These are the hands of a marmoset, genetically engineered to glow green under ultraviolet light. The transgenic marmosets aren't the first primates to glow but are apparently the first that pass the genetic modification down to their offspring. The green-glowing marmosets, and other transgenic animals that glow, are used by scientists to gain insight into genetic diseases. Of course, some people aren't too thrilled with this kind of genetic engineering. In fact, tech-artist Eduardo Kac explored some of these hot topics with Alba, his "GFP Bunny" created in 2000. From the BBC News:
Erika Sasaki of the Central Institute for Experimental Animals in Japan, and her colleagues, have introduced a gene into marmoset embryos that allows them to build green fluorescent protein (GFP) in their tissues.Glowing monkeys 'to aid research' (Thanks, Antinous!)
The protein is so-called because it glows green in a process known as fluorescence.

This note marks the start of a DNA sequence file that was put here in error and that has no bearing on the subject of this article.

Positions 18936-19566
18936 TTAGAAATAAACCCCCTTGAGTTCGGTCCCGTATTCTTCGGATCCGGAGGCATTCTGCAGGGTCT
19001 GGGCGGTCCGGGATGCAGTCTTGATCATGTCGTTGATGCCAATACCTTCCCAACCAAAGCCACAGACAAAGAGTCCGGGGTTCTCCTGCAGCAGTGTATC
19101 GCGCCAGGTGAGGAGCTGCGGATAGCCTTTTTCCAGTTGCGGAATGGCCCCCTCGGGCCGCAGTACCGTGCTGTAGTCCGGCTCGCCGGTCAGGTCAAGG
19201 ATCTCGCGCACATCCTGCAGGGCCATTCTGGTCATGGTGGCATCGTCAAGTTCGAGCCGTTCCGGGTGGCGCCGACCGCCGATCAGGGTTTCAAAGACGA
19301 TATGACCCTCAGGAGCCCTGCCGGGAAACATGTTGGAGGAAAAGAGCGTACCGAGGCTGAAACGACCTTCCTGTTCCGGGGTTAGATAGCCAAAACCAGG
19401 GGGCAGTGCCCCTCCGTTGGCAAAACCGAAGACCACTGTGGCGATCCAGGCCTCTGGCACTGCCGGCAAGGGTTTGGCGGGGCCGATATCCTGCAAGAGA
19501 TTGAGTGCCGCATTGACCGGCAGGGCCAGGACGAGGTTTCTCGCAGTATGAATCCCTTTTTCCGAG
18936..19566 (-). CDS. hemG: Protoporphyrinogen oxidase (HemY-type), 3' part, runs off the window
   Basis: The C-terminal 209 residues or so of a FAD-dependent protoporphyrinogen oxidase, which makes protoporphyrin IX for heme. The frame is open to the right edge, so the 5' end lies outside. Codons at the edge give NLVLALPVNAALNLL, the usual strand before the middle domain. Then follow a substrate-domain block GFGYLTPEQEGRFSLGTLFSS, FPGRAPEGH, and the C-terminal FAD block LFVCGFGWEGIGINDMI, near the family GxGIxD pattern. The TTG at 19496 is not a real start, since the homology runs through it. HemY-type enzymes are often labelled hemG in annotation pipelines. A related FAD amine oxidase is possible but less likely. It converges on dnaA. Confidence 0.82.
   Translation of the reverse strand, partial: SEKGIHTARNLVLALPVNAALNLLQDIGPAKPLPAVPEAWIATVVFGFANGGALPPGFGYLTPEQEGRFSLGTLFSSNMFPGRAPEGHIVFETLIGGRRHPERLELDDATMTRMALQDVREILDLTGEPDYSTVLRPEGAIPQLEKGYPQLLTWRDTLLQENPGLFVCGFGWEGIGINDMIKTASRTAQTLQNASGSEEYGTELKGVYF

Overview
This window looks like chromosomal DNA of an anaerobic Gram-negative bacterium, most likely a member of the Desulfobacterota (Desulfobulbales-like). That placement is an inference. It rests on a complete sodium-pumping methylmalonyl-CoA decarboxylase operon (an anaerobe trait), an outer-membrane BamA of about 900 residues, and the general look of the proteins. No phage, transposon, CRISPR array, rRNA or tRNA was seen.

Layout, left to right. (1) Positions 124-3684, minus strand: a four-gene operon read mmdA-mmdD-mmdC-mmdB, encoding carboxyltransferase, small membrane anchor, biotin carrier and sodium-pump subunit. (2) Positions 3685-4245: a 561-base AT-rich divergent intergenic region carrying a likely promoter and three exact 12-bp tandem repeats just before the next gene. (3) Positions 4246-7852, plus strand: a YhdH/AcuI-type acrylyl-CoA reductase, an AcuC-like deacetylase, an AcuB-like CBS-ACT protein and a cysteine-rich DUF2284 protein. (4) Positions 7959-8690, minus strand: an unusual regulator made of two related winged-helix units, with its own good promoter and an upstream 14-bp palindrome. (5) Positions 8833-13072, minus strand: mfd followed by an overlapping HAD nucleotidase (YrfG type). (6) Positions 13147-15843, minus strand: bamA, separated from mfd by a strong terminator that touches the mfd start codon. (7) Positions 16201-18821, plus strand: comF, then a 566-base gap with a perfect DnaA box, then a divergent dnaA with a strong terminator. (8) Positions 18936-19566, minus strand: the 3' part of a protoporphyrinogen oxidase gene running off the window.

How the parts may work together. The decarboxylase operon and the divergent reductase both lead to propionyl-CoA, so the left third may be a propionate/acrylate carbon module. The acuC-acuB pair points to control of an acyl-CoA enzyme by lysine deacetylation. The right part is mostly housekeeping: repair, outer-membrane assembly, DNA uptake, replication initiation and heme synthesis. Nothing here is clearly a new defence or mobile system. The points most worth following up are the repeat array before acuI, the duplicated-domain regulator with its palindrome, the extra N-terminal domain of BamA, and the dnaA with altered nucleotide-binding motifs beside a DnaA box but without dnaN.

GFP was originally isolated from the jellyfish Aequorea victoria, which glows green when exposed to blue light.
The protein has become a standard in biology and genetic engineering, and its discovery even warranted a Nobel prize.
From 91 embryos, a total of five GFP-enabled transgenic marmosets were born, including twins Kei and Kou ("keikou" is Japanese for "fluorescence").
Crucially, the team was able to show that their method is maintained in the family - or germline.
David Pescovitz is Boing Boing's co-editor/managing partner. He's also a research director at Institute for the Future. On Instagram, he's @pesco.